PowerShell is one of Windows’ command-line utilities that is now a notable alternative to the Command Prompt. Users can utilize PowerShell to check the status of Windows Defender, which is Windows 10’s built-in anti-virus utility. Get-MpComputerStatus is a PowerShell cmdlet that provides users with a Windows Defender status overview.
That’s what it basically is. But if you are keen to learn how to utilize it and how to enable Windows Defender fully, we made sure to explain it below.
How to Check Windows Defender’s Status With Get-MpComputerStatus
- So, why not check the status of Windows Defender with the Get-MpComputerStatus cmdlet? To do so, open the search box with the Windows key + S hotkey.
- Input ‘PowerShell’ in the Type here to search box.
- Right-click Windows PowerShell and select its Run as administrator option.
- Input the ‘Get-MpComputerStatus’ cmdlet in PowerShell and press Return. PowerShell will then display a list of Windows Defender properties as shown directly below.
- AntispywareEnabled, AntivirusEnabled, IoavProtectionEnabled, NISEnabled, OnAccessProtectionEnabled, and RealTimeProtectionEnabled are the properties that highlight if Windows Defender is enabled or not. Windows Defender has fully enabled if all those properties have a true value.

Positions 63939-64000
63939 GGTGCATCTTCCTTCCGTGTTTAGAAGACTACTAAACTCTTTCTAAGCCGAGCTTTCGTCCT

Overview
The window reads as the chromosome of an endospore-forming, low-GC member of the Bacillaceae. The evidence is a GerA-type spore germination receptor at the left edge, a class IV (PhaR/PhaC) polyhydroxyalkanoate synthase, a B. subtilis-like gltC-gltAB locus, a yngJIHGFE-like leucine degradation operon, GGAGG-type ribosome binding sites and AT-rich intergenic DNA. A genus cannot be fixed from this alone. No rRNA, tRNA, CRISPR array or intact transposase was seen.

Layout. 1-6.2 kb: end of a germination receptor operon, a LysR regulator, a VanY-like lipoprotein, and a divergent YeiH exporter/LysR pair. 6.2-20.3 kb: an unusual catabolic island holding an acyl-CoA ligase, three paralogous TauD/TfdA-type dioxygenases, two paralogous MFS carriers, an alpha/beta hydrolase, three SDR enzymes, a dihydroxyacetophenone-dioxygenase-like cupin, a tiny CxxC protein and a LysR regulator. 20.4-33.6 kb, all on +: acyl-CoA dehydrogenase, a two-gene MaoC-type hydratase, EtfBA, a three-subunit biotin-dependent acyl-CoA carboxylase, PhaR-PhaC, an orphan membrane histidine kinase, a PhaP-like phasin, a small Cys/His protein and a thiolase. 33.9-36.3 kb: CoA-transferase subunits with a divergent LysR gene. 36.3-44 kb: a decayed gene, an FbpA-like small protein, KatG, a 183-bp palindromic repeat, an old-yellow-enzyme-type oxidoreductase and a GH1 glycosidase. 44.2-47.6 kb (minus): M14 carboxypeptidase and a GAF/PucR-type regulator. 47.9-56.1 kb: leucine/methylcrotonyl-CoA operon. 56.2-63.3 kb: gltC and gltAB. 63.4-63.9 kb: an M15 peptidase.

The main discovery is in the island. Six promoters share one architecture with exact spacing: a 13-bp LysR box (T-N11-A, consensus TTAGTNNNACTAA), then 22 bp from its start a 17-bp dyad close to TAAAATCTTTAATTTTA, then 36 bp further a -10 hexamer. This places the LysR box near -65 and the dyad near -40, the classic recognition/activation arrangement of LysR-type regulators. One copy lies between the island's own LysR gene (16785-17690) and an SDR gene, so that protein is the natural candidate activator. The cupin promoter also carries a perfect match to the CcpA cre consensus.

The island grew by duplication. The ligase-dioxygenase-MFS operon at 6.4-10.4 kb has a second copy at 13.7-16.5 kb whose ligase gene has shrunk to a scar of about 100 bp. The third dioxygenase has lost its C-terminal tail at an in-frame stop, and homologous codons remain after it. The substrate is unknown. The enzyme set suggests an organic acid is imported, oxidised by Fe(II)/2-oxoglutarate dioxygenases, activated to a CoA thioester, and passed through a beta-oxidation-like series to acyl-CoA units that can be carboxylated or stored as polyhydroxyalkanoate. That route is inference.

How to Enable Windows Defender
- If Get-MpComputerStatus highlights that Windows Defender is not enabled, users can enable WD via Settings. However, some users might need to uninstall third-party antivirus software first as those utilities automatically disable Windows Defender by default.
- To turn Windows Defender on, open the Type here to search box.
- Input ‘Windows Defender’ in the search box.
- Then select Windows Defender settings to open the window shown directly below.
- Click Virus & threat protection to open the options shown below.
- Then click Virus & threat protection > Manage settings to open the Real-time protection option.
- Toggle the Real-time protection option on to enable Windows Defender.
So, users can get a quick Windows Defender status overview with the Get-MpComputerStatus cmdlet. There are also lots more Windows Defender cmdlets users can utilize in PowerShell.
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